Countless and precious childhood memories of mine involve my mother and a bookstore. If you are going to indulge your children, it is always a good and sneaky idea to better some brain cells at the same time and my mom knows that that better than most.
She has a trick I adore for picking out new books: analyse the first sentence. You can learn a lot from a first line in a book – what is the tone? do you like the voice? are you already curious? are you already bored? is it cheesy? or are you hooked?
Sometimes you can literally (haha) get sucked in by a book from the very first line.
“It was inevitable: the scent of bitter almonds always reminded him of the fate of unrequited love.”
Oh, Love in the Time of Cholera by Gabriel Garcia Marquez, how I loved reading you. The first line is heartbreaking as is the entire book, but it is the kind of colonial Caribbean heartbreak that everyone should read once in their lives. The detail literally jumps off the pages – the fact that our protagonist Florentino notices unrequited love in something as banal and repetitive as the scent of bitter almonds is a preview of the detail reflected in the rest of the novel.
“The village of Holcolmb stands on the high wheat plains of Western Kansas, a lonesome area that other Kansans call ‘out there’.”
In Cold Blood was another favorite read, by Truman Capote: Horrifying and incredibly readable, Capote created a new genre of writing with this book and the first line captures this. The book is non-fiction, but a novel at the same time. The fact that Kansans call Holcolm ‘out there’ is reflective of the countless interviews Capote undertook to get to the heart of the murder case that would come to consume him. The fact that the town is ‘lonesome’ is reflective of Capote himself by the time he finished writing. It is a genius first line that is even more powerful after you have finished the book.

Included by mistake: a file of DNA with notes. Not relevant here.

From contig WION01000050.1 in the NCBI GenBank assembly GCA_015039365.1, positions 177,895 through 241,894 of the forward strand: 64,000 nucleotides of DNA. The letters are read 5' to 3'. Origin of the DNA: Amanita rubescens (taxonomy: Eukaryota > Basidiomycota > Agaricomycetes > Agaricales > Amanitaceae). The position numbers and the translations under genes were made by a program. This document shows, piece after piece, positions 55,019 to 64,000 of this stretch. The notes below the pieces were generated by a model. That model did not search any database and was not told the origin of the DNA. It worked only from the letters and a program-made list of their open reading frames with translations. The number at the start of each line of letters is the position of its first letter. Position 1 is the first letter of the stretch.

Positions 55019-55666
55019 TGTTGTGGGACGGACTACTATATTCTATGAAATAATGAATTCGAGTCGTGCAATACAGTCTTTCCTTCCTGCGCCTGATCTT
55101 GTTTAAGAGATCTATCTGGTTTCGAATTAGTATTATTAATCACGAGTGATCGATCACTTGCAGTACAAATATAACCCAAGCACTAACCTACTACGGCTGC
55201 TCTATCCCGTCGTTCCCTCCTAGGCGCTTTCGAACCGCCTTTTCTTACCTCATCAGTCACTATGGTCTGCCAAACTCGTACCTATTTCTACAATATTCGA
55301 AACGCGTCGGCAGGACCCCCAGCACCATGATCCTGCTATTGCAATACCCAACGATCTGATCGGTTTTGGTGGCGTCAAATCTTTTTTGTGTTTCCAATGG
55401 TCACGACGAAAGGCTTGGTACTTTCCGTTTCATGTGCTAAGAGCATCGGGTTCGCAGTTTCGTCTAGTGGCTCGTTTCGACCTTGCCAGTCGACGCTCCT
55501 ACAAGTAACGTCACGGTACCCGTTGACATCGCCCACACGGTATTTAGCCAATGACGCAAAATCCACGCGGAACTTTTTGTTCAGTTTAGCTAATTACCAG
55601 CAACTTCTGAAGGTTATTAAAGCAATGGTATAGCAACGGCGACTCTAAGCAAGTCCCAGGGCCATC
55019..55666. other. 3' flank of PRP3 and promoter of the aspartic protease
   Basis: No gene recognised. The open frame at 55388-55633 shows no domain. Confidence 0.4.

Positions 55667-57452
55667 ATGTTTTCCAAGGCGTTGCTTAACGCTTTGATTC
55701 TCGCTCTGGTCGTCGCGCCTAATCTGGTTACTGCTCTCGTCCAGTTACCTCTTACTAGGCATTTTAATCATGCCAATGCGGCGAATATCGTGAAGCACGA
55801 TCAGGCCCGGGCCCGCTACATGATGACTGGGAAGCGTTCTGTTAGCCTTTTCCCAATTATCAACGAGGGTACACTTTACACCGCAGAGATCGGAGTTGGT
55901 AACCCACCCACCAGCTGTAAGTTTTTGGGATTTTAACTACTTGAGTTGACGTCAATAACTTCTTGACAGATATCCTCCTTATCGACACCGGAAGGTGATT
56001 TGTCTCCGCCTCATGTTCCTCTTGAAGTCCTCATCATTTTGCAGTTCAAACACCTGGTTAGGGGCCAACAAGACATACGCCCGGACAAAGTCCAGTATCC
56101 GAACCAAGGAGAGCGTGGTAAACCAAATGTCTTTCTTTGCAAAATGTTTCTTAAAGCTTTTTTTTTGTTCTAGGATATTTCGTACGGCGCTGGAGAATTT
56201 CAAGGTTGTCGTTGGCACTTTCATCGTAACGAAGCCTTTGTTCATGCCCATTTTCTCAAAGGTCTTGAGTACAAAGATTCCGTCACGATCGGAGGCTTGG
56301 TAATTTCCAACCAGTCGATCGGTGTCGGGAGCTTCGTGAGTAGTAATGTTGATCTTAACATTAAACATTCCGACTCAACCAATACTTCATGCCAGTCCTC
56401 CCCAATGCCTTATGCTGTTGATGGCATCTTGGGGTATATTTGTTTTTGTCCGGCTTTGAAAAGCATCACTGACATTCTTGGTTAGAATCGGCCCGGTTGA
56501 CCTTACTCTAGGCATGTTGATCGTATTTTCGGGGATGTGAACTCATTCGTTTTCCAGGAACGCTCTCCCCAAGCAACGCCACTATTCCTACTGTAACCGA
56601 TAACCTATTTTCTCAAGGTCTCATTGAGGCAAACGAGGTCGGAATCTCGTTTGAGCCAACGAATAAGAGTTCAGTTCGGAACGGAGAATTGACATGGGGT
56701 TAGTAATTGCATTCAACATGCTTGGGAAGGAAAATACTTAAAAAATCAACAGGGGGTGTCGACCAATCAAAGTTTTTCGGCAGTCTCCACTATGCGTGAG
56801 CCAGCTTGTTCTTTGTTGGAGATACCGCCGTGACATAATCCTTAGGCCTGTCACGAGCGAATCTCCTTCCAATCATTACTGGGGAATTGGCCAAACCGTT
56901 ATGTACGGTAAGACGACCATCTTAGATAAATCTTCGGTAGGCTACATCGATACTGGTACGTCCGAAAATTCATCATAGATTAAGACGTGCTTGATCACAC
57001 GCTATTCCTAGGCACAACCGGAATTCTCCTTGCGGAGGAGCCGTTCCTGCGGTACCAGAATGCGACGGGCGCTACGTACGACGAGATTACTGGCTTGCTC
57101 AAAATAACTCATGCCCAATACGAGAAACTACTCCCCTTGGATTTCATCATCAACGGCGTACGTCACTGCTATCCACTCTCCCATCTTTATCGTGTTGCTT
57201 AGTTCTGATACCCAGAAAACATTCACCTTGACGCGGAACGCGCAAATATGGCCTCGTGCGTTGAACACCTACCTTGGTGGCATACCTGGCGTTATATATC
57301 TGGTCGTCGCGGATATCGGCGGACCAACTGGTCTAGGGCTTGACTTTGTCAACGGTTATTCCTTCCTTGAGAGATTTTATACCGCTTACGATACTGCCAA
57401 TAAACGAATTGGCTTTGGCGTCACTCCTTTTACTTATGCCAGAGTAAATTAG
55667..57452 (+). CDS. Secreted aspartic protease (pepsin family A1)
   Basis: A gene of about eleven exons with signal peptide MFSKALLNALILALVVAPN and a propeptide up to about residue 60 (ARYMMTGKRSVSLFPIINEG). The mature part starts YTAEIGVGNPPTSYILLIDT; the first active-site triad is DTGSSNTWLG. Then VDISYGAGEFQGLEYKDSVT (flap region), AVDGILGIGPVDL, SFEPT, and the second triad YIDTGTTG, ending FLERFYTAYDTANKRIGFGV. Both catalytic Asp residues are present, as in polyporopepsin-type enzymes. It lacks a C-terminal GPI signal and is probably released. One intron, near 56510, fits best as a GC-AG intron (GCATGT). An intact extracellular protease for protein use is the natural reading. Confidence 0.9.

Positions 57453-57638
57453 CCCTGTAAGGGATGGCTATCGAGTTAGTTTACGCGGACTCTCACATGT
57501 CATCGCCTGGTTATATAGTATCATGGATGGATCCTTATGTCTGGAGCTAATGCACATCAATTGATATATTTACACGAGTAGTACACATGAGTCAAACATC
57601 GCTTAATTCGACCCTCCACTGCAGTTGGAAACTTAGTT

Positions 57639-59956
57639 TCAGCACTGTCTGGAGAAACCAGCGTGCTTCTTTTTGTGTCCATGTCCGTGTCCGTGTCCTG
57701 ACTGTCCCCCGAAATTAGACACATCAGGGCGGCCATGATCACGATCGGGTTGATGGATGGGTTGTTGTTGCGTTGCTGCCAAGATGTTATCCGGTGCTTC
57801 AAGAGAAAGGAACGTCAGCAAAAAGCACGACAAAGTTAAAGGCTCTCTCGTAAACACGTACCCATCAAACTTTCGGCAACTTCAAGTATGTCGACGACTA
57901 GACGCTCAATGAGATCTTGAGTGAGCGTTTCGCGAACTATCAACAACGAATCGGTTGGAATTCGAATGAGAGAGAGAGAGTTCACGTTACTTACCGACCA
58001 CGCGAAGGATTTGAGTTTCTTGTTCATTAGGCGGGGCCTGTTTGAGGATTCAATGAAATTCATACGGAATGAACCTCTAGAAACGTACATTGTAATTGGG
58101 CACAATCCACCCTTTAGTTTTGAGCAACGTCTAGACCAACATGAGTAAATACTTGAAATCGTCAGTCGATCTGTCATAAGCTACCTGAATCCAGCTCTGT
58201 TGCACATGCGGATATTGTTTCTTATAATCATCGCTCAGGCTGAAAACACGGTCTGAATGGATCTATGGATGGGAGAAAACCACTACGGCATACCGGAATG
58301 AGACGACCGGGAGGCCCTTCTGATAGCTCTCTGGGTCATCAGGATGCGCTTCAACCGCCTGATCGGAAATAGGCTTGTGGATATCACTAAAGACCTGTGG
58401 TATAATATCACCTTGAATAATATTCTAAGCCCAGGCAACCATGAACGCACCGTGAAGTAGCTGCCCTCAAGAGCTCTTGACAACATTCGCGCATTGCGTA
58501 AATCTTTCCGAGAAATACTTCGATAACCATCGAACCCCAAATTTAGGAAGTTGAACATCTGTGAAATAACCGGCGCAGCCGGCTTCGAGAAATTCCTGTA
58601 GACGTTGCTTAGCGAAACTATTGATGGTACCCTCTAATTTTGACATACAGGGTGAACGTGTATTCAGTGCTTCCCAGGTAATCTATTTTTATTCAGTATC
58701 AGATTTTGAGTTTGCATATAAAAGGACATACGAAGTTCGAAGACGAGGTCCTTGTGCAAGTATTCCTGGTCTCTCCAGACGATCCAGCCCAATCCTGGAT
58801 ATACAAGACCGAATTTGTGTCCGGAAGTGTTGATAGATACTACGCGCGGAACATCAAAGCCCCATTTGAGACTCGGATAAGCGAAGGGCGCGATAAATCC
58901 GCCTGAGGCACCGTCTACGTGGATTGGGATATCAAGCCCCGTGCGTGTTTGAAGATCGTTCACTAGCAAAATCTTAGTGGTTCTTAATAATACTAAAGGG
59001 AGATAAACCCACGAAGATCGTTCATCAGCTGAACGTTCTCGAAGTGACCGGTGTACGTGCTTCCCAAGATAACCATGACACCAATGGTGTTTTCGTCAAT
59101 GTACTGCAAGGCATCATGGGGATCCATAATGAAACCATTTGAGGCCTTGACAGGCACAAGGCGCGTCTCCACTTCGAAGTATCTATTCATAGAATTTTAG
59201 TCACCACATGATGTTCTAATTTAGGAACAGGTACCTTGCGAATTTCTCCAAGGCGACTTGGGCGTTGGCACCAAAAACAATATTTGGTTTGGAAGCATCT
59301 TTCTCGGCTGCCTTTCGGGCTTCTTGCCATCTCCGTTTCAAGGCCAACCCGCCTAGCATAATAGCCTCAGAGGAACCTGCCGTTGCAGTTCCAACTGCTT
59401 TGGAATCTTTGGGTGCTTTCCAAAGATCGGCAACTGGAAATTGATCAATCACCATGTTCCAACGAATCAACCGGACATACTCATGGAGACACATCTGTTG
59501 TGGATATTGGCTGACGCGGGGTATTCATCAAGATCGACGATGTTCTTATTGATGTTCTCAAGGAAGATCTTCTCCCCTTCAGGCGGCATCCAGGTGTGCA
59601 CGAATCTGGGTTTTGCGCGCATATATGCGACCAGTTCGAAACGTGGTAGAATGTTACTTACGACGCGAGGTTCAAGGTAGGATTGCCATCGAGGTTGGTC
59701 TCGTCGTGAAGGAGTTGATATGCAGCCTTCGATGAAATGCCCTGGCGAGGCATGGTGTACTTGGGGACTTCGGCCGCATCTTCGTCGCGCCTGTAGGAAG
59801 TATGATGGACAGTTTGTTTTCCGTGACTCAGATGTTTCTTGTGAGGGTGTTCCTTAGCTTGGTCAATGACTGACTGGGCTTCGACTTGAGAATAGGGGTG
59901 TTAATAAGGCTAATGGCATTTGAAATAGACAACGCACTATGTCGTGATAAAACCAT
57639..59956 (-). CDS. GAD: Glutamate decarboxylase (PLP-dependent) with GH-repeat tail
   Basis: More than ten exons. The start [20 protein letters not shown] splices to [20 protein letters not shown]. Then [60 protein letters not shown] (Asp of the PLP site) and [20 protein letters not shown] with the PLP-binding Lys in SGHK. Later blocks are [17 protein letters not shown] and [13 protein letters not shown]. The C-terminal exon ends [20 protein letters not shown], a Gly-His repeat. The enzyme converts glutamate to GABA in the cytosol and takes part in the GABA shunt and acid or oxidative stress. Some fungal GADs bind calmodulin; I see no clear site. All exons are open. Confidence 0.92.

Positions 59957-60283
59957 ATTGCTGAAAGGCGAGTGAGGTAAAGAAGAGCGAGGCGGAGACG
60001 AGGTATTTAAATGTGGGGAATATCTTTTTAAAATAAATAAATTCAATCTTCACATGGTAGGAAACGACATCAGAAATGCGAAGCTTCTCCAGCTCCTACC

“Then there was the bad weather.”
A Moveable Feast is another favorite, by Ernst Hemingway. It feels like you are entering into the middle of a rant – one that both loves and hates its subject. For anyone who has lived in Paris, this is quite reflective of the city. Moving to Paris feels like you are moving into the middle of a story that has been taking place for a very. long. time. No matter how hard you try, the city always has a step up on you. But that is part of its charm. And this book is charmingly and lovingly accurate.
(Note for the Brussels crowd: You can take comfort in the fact that bad weather in Paris still doesn’t come close to bad weather in Brussels.)
“One night in the middle of June, three brokenhearted people walked into Buena Vista Park at nearly the same time, just after dark.”
How great is that? Why are they heartbroken? Why are they walking into a park if they are heartbroken? Just after dark sounds a bit ominous, doesn’t it? I am already hooked on The Great Night by Chris Adrian.
Do you have any favorite first lines?
(This post may or not have been inspired by my latest online obsession: Goodreads.)